Am I expected to tip in Dubai?
The short answer is both yes and no. It’s certainly not mandatory. Many people tip in Dubai, but many also don’t. It largely depends on personal preference and the quality of service. The following guidelines can help you figure out if you should tip and how much you should tip.
How do People Tip?
Tipping in Dubai is largely up to the person receiving the service. You’ll see people tipping in a lot of different ways, and it’s largely based on the culture of the country they are from.
For British (who largely influence the culture in Dubai), tipping is generally 12.5 to 15% of the restaurant bill in their home country (as long as there is no service charge). It’s customary to tip cabs at 10% of the ride cost and, for tour guides, generally about 10-15% of the total cost of the tour, depending on the quality of the service.
For Americans, tipping is heavily ingrained in the culture. They’re known for leaving good tips to tour guides and giving 10-20% at restaurants in Dubai.
For Australians, tipping is more open-ended. In Australia, you don’t have to tip, but you can if you want. For this reason, Australians in Dubai may tip for services that go above and beyond the call of duty or when people just do an especially good job.
As you can see, westerners travelling and living in Dubai truly do bring their own tipping cultures with them. There are no hard and fast rules. Tip if you feel the service deserves it—the extra money will certainly be appreciated.
What services deserve a tip?
Here’s a quick overview of services in Dubai and how tipping usually works:
- Wait staff: Service charges are included in the bill, but it’s still common for diners in Dubai to tip. Service industry salaries aren’t particularly high, so tipping 10-15% is very much appreciated.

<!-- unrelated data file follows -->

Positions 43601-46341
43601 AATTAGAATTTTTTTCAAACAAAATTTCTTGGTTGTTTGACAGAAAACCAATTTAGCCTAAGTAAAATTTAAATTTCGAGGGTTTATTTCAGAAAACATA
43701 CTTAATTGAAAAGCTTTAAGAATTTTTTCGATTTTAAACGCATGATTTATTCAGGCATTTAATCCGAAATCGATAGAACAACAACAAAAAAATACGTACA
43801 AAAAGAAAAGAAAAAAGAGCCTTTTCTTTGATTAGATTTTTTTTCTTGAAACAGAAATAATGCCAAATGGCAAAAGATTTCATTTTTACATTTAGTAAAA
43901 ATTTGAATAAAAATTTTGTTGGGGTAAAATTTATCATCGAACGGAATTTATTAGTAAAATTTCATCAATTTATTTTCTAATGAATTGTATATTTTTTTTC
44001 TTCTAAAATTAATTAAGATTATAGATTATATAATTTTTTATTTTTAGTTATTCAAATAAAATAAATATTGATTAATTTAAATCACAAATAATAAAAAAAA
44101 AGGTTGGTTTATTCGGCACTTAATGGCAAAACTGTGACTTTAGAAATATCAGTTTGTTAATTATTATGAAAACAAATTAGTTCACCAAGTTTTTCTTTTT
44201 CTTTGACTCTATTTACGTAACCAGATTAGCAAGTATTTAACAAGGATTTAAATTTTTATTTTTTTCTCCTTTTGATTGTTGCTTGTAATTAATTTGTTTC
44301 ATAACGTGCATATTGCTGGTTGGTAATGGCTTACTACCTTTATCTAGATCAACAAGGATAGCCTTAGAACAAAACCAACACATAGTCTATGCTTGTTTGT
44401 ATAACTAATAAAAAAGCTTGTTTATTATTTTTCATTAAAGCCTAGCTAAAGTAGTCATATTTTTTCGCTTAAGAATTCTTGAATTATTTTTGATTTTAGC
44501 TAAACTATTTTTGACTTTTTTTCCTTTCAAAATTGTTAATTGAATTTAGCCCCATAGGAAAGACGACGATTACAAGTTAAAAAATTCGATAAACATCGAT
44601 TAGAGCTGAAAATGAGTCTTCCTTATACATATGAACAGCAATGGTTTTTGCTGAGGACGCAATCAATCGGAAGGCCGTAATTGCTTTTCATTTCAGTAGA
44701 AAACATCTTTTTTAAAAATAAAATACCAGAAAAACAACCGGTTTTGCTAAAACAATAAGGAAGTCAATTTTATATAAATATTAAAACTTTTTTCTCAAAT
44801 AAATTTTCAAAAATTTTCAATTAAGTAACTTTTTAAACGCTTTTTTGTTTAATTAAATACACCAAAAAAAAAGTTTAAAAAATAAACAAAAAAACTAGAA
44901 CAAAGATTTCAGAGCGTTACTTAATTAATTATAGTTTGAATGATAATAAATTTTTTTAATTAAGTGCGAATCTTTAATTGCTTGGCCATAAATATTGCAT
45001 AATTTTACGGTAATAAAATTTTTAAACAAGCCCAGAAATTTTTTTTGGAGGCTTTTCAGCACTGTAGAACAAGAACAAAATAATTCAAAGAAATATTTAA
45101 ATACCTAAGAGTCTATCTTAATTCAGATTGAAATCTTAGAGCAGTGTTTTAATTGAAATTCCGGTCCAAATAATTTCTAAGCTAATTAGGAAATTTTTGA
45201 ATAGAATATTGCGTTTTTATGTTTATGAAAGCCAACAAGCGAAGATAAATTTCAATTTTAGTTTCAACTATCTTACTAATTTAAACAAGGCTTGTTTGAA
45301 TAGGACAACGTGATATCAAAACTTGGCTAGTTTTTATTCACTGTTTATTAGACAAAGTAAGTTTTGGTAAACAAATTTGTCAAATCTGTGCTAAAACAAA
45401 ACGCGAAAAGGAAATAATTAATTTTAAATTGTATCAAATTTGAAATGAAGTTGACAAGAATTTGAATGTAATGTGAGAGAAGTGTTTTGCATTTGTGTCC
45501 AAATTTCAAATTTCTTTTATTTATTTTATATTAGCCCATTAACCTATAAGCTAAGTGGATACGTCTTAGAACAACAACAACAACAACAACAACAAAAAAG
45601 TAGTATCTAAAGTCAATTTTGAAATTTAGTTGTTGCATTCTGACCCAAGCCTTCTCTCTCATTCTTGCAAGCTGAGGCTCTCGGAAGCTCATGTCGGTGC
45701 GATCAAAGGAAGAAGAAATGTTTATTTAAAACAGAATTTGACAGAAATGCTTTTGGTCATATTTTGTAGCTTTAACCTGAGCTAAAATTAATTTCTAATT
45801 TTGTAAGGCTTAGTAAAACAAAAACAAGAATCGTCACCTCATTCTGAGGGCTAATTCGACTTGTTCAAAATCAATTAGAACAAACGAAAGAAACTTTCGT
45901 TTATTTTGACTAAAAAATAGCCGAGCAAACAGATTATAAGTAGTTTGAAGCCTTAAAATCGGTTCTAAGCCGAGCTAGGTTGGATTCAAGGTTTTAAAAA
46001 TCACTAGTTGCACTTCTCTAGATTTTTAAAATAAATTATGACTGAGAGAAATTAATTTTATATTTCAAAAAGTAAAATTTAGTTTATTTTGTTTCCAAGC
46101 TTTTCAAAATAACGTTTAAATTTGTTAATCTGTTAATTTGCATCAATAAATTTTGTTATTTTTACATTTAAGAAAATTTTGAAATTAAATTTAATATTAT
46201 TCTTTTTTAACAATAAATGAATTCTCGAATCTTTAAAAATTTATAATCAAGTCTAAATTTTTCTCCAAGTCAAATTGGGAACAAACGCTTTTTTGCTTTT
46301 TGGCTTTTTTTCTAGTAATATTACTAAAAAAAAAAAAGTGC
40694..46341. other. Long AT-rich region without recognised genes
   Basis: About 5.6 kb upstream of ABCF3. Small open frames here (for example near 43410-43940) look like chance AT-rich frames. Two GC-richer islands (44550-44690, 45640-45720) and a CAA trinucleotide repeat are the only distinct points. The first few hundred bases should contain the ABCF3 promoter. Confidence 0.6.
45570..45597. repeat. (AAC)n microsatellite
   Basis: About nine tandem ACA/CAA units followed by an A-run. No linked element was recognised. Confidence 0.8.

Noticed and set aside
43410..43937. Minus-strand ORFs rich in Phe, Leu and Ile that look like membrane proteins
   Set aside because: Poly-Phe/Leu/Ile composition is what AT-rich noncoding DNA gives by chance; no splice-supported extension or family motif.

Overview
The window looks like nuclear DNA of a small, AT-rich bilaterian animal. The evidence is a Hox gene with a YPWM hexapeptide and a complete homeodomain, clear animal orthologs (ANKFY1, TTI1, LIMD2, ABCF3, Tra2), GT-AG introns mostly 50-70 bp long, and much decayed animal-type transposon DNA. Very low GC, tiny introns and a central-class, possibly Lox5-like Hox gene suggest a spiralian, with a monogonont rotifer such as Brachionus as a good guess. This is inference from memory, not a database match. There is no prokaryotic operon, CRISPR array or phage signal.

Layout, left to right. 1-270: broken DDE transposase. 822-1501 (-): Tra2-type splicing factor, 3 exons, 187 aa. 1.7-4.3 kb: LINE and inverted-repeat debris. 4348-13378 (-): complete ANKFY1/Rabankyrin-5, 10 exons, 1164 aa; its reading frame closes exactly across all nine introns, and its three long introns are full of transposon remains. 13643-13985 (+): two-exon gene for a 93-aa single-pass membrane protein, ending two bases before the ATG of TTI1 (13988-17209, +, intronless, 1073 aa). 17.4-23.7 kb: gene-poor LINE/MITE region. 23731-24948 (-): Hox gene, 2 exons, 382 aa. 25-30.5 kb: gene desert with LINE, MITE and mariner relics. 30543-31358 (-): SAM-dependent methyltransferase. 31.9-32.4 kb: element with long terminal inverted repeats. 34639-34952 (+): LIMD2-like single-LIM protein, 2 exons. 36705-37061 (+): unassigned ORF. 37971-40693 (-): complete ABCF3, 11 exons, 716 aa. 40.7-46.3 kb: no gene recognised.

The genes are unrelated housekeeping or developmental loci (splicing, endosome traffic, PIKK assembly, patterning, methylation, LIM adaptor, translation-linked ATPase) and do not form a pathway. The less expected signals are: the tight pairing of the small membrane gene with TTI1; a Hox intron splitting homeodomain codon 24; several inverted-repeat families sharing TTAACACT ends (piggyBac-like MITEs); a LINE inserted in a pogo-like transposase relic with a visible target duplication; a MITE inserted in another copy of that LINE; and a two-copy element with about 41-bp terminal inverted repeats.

- Taxi drivers: Ride services in Dubai are plentiful and low-priced. Tipping a few AED is more common with this service.
- Bellhops and valets: A service charge isn’t included. We recommend tipping AED 5 to 10, especially if the staff did more than the norm like carrying heavy bags.
- Delivery drivers: At the very least, don’t ask for change if it’s minimal. Tip more if you feel the service is worth it.
- Tour guides: It’s not necessary but certainly welcome, especially if the tour was good. Americans have been known to tip AED 100 or more for day tours, especially if the guide is especially helpful.
- Spa/beauty specialists: Feel free to leave 10 to 20 AED if the service is good or if it took a long time (like a massage). Like with other services, tipping is not mandatory, though.
Again, these are just guidelines to follow. In Dubai, you don’t have to tip, as a service charge is built into the prices (especially with restaurants). It won’t be considered rude if you don’t leave the staff any dirhams.
With that said, remember that the service charge goes to the business—not directly to the staff that served you. If you feel the wait staff, driver, or tour guide did a good job, then maybe you should tip. After all, you may find it necessary to reward those who are working hard to make your experience in Dubai unforgettable.
Enjoy you trip to Dubai!